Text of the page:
20. Norbert (20): I just noticed the Finnish translation of Added Upon the other day — its from 2003, and I have no idea who the publisher is (who presumably paid for or arranged for the translation). Doctrines of Salvation was done by the Church and the final volume was published in 1982. Jesus the Christ was also done by the Church in 1982. Presumably the Church paid for the translation.

    I believe at that time (1982), the Church had a set group of books that were “important” and it was trying to get translations done in most languages. The books on that list included those you mention, “The Articles of Faith,” “Teachings of the Prophet Joseph Smith,” “Miracle of Forgiveness,” and several others. If you look on my analysis of the list of 50 most important books you can get a sense of what titles were on that list by the number of translations done in the 1975-1985 period (at least that’s what I would guess happened).

    I do remember in that time (I served my mission then) that the Church emphasized a set number of classic works including those above, and suggested that missionaries read those works. Deseret Book even put together a missionary box set that included most of them.

  21. What I’d like to raise funds for and “commission” is diglot (bilingual) editions of books that have already been translated. Not just the Book of Mormon, but other books, too.

    That is one way to attract the interest of a world that is hungry to learn English. That lets them learn more things while they are learning English.

    Kent, one easy way to serve the Spanish market, might be bound compilations of past Liahona editions.

    How many years has the Spanish Liahona been printed? And how many years has it been printed (or at least mastered) electronically? There are probably not enough back-issues lieing around in warehouses to create new bound-editions, so they’d have to reprint, and having an electronic master would make it almost trivial, except for the funding of it.

    12 issues of the Spanish Liahona would be a novel=sized tome, and serve a market. And if there are 20 years of back-issues available for re-print, there’s the equivalent of 20 novel-length books.

    And I really like your corroborative translation effort.

  22. Kent, FYI in case you do not have this, quite a few Church books were translated in Dutch.

    A first series dates back quite a few years. I don’t know about their present availability, but the list includes (I give dates of copies I have – as a young convert I grew up with those in the 60s – These books were mostly published by the Church, sometimes upon private initiative. All in beautiful hardcover editions, except the early Pratt) :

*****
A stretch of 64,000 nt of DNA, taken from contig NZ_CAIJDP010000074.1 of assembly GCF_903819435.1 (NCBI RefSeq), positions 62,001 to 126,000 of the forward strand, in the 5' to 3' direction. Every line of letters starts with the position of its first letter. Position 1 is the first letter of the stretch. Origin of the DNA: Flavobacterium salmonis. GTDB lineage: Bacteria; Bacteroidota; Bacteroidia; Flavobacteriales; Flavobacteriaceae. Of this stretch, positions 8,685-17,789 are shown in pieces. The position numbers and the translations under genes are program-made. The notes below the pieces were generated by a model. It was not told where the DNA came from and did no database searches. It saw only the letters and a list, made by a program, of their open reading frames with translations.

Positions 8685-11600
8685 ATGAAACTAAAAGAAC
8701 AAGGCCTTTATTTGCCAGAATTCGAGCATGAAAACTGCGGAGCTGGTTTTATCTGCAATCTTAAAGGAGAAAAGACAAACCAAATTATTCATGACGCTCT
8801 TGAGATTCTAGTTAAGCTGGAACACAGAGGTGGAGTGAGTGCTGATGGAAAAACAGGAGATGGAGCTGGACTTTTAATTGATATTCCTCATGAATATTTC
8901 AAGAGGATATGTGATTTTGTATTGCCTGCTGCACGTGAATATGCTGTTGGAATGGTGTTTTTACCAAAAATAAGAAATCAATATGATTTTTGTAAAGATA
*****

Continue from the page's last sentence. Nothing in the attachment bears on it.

– Parley P. Pratt – Voice of warning and instruction to all people (Dutch ed: Een stem tot waarschuwing etc. 1866, 1915, 1922)
    Teachings of the prophet Joseph Smith (Dutch ed: Leringen van de Profeet Joseph Smith, 1938 – yes the original one including the King Follett)
    – Joseph F. Smith – Gospel Doctrine (Dutch ed: Evangelieleer, n.d. & printed in Bruges by a Catholic press!)
    – LeGrand Richards – A Marvelous work and a wonder. (Dutch ed. Een wonderbaar werk en een wonder, n.d.)
    – Talmage – The Great Apostasy (Dutch ed. De grote afval, n.d.)
    – Talmage – Jesus the Christ (Dutch ed. Jezus de Christus, 1938 )
    – Talmage – The Articles of faith. (Dutch ed. Een studie van de Artikelen des Geloofs, 1955 )
    – Talmage – The House of the Lord (Dutch ed. Het Huis des Heeren, n.d.)
    – Kimball – Miracle of forgiveness (Dutch ed. Het wonder der vergeving, 1974.)

    I myself published, through the magazine Horizon, in the 80s, with proper permissions, several items in Dutch translation:
    – Edward L. Kimball and Andrew E. Kimball, jr., Spencer W. Kimball
    – Jack Weyland, Charly
    – Blaine M. Yorgason, Charlie’s Monument
    – poetry by Carol Lynn Pearson & articles from BYU Studies, Dialogue a.o..

    More recently a small Dutch publishing endeavor, called Mosterdzaad, has translated and published (see here):
    – M. Russell Ballard – Our search for happiness (Dutch ed. Ons zoeken naar geluk)
    – Stephen E. Robinson – Believing Christ (Durch ed. Geloven in Christus)
    – Lindsay R. Curtis – Making of a Prophet (Dutch ed. De Profeet Joseph Smith)

    The editor of Mosterdzaad could tell you more of challenges and sales. I sent him a mail to invite him to participate in this discussion.

  23. Bookslinger (22): Send me a note (kent [at] motleyvision [dot] org) and we can talk about your bilingual edition idea. There are certainly a lot of books this could be done with.

    But I have to say, that my own experience with Portuguese books makes me doubt whether or not this would be attractive. As much as the Portuguese and Brazilians want to learn English, they apparently don’t see bilingual books as the way to do it.

    From what I can tell, bilingual editions are mostly popular among academics and literature students, who want to be able to compare a translation with the original.

    But, I suppose, that doesn’t mean it wouldn’t work in the LDS context.

  24. Ah, Kent, I should have checked your listing first. I see you have quite a few of the ones I indicate. And some more I don’t have. But also a few you have not listed yet , so I hope it helps anyway.